While most people can’t effectively apply paint to canvas, New York-based artist Trina Merry expertly paints entire bodies to melt into some of the most iconic backdrops in the world.
Inspired by the likes of Marina Abramović and Amanda Palmer, Merry blends performance artistry and a serious visual arts education just as seamlessly as she joins scene and subject.
“Painting on the body creates a special connection to a person that other visual art forms have trouble accomplishing; it’s a distinctly human experience,” she writes.
Although Merry has a fairly traditional artistic background (partly because bodypainting cannot be studied in art school), she’s committed herself to the atypical craft. If you ask her, there’s no art form more intrinsically human than the process of turning bodies into living, breathing canvases.
She lets inspiration come organically. As a globetrotting creator, Merry uses bodypainting to flesh out her relationship with the world.
“Where do I fit in as a woman in New York?” she writes. “When I set to create new work, I find myself in the middle of an exploration of a question or a challenge to myself.”
Merry’s work forces us to confront unfamiliarity in places that are embedded deeply within our cultural consciousness.
By camouflaging humans in front of scenic standbys, she punctuates what have become monotonous thoughts associated with each location.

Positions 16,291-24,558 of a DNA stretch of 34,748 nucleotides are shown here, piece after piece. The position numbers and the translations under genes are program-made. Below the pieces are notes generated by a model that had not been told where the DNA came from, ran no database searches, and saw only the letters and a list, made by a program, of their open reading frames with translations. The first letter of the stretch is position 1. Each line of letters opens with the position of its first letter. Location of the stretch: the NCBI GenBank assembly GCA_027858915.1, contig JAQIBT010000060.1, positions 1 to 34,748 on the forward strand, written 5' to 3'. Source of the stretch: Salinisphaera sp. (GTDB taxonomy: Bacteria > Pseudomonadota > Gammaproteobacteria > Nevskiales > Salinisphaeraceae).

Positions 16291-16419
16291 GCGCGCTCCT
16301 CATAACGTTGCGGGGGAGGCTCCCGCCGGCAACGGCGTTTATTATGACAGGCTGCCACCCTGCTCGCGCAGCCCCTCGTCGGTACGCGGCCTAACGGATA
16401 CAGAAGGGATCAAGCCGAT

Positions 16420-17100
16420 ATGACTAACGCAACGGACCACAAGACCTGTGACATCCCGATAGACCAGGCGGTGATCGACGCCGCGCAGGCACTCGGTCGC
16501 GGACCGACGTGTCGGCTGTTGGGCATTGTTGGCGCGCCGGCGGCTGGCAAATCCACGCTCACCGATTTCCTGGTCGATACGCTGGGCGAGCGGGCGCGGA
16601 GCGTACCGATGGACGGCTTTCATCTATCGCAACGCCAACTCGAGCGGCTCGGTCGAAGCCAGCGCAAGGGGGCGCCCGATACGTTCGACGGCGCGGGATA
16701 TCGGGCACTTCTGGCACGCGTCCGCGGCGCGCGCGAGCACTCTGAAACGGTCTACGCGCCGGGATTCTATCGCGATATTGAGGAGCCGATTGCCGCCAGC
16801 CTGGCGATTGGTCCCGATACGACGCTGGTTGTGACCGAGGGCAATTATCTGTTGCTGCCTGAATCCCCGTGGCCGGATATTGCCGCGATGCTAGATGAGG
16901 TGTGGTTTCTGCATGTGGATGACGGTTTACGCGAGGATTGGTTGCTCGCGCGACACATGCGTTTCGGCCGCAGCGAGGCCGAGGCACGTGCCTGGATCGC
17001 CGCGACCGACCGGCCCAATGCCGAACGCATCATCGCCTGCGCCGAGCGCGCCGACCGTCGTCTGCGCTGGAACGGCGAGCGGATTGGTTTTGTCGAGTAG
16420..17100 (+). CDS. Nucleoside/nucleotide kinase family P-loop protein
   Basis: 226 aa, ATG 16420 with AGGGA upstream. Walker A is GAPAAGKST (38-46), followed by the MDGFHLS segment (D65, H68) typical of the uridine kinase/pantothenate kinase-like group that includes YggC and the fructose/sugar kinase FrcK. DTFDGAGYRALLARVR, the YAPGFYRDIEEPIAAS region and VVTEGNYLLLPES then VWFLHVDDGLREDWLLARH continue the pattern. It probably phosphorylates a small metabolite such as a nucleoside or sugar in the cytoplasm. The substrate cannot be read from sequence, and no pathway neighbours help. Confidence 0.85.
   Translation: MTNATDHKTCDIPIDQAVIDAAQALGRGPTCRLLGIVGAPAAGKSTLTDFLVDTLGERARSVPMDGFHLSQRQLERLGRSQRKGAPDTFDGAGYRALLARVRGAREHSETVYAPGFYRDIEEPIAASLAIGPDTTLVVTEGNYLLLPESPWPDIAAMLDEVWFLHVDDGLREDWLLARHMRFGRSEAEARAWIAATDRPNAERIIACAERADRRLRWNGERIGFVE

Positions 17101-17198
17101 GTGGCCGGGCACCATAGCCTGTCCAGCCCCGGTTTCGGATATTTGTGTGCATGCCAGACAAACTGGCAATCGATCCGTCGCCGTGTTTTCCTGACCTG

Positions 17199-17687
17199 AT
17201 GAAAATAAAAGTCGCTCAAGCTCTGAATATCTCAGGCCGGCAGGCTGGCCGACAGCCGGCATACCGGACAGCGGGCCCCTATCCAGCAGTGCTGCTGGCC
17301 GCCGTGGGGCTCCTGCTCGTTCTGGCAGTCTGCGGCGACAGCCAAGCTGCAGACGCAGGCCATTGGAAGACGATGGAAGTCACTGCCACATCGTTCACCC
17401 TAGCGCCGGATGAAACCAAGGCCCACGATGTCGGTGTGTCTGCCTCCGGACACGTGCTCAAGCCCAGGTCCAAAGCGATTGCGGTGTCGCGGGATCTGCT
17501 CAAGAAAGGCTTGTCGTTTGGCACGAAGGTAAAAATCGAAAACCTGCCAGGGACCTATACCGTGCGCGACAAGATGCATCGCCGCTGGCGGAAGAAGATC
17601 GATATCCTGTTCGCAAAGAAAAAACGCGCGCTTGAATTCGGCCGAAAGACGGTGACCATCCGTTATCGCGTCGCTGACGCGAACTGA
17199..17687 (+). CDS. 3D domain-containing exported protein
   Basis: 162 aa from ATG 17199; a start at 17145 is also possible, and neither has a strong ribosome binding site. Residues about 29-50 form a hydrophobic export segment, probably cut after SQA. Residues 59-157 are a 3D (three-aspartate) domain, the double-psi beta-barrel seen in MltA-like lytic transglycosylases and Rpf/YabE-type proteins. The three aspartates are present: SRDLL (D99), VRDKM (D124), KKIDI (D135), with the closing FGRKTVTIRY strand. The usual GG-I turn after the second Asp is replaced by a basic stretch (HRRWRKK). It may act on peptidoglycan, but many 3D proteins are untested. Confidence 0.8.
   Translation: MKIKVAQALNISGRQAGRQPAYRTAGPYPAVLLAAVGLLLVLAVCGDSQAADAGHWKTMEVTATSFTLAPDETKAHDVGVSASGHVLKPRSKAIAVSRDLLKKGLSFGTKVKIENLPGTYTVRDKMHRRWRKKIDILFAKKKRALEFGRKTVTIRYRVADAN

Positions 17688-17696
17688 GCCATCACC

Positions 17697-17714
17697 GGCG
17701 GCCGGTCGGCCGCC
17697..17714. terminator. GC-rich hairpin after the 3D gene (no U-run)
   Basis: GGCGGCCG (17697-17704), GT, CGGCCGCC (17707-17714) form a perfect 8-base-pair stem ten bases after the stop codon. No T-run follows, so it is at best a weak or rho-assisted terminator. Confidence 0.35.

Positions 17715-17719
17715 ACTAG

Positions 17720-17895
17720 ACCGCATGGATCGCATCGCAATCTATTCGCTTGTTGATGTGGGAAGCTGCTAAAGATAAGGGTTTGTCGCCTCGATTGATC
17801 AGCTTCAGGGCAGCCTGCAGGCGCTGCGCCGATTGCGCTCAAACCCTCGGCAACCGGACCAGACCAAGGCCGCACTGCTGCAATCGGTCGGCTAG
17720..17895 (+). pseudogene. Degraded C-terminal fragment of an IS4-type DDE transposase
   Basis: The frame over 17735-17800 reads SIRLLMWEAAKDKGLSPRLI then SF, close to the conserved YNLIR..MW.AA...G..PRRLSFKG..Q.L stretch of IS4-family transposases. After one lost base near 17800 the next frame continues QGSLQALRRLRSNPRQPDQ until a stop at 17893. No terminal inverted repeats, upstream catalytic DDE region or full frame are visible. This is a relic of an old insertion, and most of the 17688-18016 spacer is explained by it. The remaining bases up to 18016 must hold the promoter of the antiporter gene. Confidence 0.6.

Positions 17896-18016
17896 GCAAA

“Each painting and following photograph,” she explains, “captures a moment of my thoughts in the moment of that subject.”
As viewers, we are presented with the opportunity to reimagine what has become familiar to us. As an artist, Merry is allowed to catalogue her literal and conceptual movements through life.
While hyper-eroticism is a media mainstay these days, this artist points out that her project does not aim to make an erotic statement.
“By no means is my work a sexual experience,” she writes, “so I find sexual experiences to be interesting responses to my work. The sexual experience ultimately becomes indicative of the viewers projecting their own fantasies, fears, or issues onto the fine art nude figure.”
But that doesn’t mean Merry fails to consider the roles that these nude figures play in her work. Every piece is part of a specific vision, and the artist meticulously selects people from numerous model requests to realize that vision.
For her sculptural series, Merry enlisted the help of muscular, highly athletic people. For a project focused on body positivity, the artist championed more diverse body types.
One of the most interesting facets of Merry’s artistic mission is that her work at once disrupts what we’ve become accustomed to in the art world while also celebrating one of the most ancient art forms in human history.